Lessons for everyone from Apple vs the FBI
This question was answered on February 24, 2016. Much of the information contained herein may have changed since posting.
The battle between the FBI and Apple over the locked phone that was used by a deceased terrorist has generated a lot of very important questions.
This legal positioning around this single phone is really a proxy for the long running privacy vs security battle between law enforcement and technology companies.
The outcome of this battle will have an impact on all of us in some form, but the real lesson to be learned from this public chess match has little to do with the on-going privacy implications.
If the FBI is having to go to these lengths to try to access the information on an iPhone, what might your family be faced with should you suddenly pass away?
Apple does not store the lock code and without it, accessing the information on a device becomes extremely complex, if not impossible.
It’s not a pleasant thing to ponder, but think about how many digital assets we all have these days.
Apple has spent an enormous amount of energy to secure our devices from unauthorized users, as this battle is clearly showing, but it could include your family after you pass.
Internet forums are filled with pleas for help after a loved one passes away and the family can’t get access important information on an iPhone; we routinely see this request in our data recovery labs as well.
In most cases, accessing the user’s iCloud account is the best way to get to most of the desired content, but many people have the auto-sync turned off for one reason or another.
The most common reasons that we see are that the user exceeded the 5GB free storage limit and rather than pay for more storage, they elected to turn off iCloud backups or they never set it up in the first place.
For tech savvy folks, there are a number of ways to avoid having to pay Apple for more storage, but for most people, paying the 99 cents per month for 50GBs of storage is a pretty good option.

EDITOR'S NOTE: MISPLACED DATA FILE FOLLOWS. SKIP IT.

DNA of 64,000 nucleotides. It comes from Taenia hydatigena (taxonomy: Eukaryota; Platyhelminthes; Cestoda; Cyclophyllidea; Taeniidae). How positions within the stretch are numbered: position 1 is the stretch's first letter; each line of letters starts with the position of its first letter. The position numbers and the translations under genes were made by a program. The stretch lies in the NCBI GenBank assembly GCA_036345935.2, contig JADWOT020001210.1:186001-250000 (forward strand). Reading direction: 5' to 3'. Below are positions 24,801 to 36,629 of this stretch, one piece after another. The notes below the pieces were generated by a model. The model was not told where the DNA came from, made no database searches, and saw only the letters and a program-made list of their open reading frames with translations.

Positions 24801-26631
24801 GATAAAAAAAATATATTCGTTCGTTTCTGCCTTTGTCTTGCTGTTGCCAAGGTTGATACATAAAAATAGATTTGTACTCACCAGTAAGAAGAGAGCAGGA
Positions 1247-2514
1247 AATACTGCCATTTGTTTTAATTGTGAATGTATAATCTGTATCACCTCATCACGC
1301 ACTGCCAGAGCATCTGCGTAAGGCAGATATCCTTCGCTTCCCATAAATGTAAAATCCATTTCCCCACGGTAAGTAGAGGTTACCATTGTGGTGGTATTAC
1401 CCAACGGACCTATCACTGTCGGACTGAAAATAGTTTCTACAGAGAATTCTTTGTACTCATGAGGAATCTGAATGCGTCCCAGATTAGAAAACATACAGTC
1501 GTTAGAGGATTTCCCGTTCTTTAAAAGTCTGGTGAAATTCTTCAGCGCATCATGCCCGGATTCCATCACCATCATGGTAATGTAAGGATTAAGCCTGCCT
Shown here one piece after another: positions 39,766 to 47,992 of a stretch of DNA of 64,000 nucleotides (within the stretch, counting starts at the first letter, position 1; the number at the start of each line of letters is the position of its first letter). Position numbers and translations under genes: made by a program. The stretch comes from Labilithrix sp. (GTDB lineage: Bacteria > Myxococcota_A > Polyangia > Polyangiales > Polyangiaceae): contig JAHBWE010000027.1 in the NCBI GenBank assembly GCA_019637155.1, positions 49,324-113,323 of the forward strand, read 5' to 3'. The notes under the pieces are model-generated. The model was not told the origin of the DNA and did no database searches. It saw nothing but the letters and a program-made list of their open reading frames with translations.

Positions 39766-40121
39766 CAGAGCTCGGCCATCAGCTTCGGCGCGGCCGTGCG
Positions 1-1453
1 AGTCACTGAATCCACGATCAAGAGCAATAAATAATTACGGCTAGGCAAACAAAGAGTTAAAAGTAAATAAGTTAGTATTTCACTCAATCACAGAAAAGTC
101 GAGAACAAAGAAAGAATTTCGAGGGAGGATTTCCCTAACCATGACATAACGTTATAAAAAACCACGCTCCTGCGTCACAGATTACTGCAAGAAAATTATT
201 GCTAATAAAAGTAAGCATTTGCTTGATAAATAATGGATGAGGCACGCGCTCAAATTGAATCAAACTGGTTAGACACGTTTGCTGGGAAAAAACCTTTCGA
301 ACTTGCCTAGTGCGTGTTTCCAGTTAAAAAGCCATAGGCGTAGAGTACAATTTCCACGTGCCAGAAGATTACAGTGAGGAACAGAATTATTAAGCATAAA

One of the other ways to gain access to the contents of a locked iPhone is through a computer that was previously setup as a ‘trusted computer’, but most of the people asking us for help never did that either.
It turns out a large number of iPhone users never think about backing up what is on the phone and simply use it as a stand-alone device.
Some think that providing Apple with a death certificate will help, but it won’t. They don’t store the lock code anywhere and when it comes to the iCloud account, this clause in the Terms and Conditions spells out what will happen:
Section IV - D. No Right of Survivorship
Unless otherwise required by law, You agree that your Account is non-transferable and that any rights to your Apple ID or Content within your Account terminate upon your death. Upon receipt of a copy of a death certificate your Account may be terminated and all Content within your Account deleted.
Hopefully this different perspective of the Apple Vs FBI battle gets you thinking a little more about all your digital assets as it pertains to a ‘succession plan’ for your family.
(Image courtesy of https://www.flickr.com/photos/iphonedigital)
About the author
Ken Colburn of Data Doctors on February 24, 2016